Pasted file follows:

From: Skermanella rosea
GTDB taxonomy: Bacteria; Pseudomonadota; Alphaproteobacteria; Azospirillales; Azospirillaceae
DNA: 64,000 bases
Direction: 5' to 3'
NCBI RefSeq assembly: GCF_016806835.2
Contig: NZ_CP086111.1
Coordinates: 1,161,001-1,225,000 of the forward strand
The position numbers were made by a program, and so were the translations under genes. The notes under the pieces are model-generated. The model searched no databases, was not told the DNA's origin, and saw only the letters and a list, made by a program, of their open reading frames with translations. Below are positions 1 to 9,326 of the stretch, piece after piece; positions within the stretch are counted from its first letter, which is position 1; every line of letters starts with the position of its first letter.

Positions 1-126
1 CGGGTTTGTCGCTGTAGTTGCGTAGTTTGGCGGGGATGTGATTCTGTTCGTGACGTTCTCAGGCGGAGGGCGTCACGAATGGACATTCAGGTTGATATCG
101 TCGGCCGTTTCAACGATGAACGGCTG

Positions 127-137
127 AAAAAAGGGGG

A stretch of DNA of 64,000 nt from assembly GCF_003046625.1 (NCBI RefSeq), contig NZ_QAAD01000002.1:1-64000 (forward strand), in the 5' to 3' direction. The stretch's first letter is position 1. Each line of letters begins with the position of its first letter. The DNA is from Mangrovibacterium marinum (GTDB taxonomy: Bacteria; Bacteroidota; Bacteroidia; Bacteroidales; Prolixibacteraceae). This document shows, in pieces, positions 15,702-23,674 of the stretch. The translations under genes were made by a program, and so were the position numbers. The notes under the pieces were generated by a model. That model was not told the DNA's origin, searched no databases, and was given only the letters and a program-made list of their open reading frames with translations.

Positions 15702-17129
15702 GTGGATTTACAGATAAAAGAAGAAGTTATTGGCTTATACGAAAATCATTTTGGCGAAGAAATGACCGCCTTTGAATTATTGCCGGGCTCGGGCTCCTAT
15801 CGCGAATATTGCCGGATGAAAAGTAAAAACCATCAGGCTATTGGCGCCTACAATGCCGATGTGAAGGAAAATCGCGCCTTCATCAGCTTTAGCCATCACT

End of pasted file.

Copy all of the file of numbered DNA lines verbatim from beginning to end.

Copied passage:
From: Skermanella rosea
GTDB taxonomy: Bacteria; Pseudomonadota; Alphaproteobacteria; Azospirillales; Azospirillaceae
DNA: 64,000 bases
Direction: 5' to 3'
NCBI RefSeq assembly: GCF_016806835.2
Contig: NZ_CP086111.1
Coordinates: 1,161,001-1,225,000 of the forward strand
The position numbers were made by a program, and so were the translations under genes. The notes under the pieces are model-generated. The model searched no databases, was not told the DNA's origin, and saw only the letters and a list, made by a program, of their open reading frames with translations. Below are positions 1 to 9,326 of the stretch, piece after piece; positions within the stretch are counted from its first letter, which is position 1; every line of letters starts with the position of its first letter.

Positions 1-126
1 CGGGTTTGTCGCTGTAGTTGCGTAGTTTGGCGGGGATGTGATTCTGTTCGTGACGTTCTCAGGCGGAGGGCGTCACGAATGGACATTCAGGTTGATATCG
101 TCGGCCGTTTCAACGATGAACGGCTG

Positions 127-137
127 AAAAAAGGGGG

A stretch of DNA of 64,000 nt from assembly GCF_003046625.1 (NCBI RefSeq), contig NZ_QAAD01000002.1:1-64000 (forward strand), in the 5' to 3' direction. The stretch's first letter is position 1. Each line of letters begins with the position of its first letter. The DNA is from Mangrovibacterium marinum (GTDB taxonomy: Bacteria; Bacteroidota; Bacteroidia; Bacteroidales; Prolixibacteraceae). This document shows, in pieces, positions 15,702-23,674 of the stretch. The translations under genes were made by a program, and so were the position numbers. The notes under the pieces were generated by a model. That model was not told the DNA's origin, searched no databases, and was given only the letters and a program-made list of their open reading frames with translations.

Positions 15702-17129
15702 GTGGATTTACAGATAAAAGAAGAAGTTATTGGCTTATACGAAAATCATTTTGGCGAAGAAATGACCGCCTTTGAATTATTGCCGGGCTCGGGCTCCTAT
15801 CGCGAATATTGCCGGATGAAAAGTAAAAACCATCAGGCTATTGGCGCCTACAATGCCGATGTGAAGGAAAATCGCGCCTTCATCAGCTTTAGCCATCACT